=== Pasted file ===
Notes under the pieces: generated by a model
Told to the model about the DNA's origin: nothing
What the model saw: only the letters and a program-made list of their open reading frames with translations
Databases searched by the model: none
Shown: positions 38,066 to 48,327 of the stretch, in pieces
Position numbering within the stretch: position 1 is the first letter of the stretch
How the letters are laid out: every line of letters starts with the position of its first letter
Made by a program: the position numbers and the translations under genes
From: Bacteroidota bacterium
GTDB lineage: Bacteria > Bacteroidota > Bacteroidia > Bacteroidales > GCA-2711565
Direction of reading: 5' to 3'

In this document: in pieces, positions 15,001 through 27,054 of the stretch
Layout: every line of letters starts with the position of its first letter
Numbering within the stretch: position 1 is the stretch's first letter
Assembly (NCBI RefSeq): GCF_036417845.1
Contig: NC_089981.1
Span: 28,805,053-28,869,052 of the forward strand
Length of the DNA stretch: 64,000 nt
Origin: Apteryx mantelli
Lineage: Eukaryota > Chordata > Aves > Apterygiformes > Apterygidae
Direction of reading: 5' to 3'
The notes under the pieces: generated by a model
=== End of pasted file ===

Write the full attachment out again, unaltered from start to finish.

Notes under the pieces: generated by a model
Told to the model about the DNA's origin: nothing
What the model saw: only the letters and a program-made list of their open reading frames with translations
Databases searched by the model: none
Shown: positions 38,066 to 48,327 of the stretch, in pieces
Position numbering within the stretch: position 1 is the first letter of the stretch
How the letters are laid out: every line of letters starts with the position of its first letter
Made by a program: the position numbers and the translations under genes
From: Bacteroidota bacterium
GTDB lineage: Bacteria > Bacteroidota > Bacteroidia > Bacteroidales > GCA-2711565
Direction of reading: 5' to 3'

In this document: in pieces, positions 15,001 through 27,054 of the stretch
Layout: every line of letters starts with the position of its first letter
Numbering within the stretch: position 1 is the stretch's first letter
Assembly (NCBI RefSeq): GCF_036417845.1
Contig: NC_089981.1
Span: 28,805,053-28,869,052 of the forward strand
Length of the DNA stretch: 64,000 nt
Origin: Apteryx mantelli
Lineage: Eukaryota > Chordata > Aves > Apterygiformes > Apterygidae
Direction of reading: 5' to 3'
The notes under the pieces: generated by a model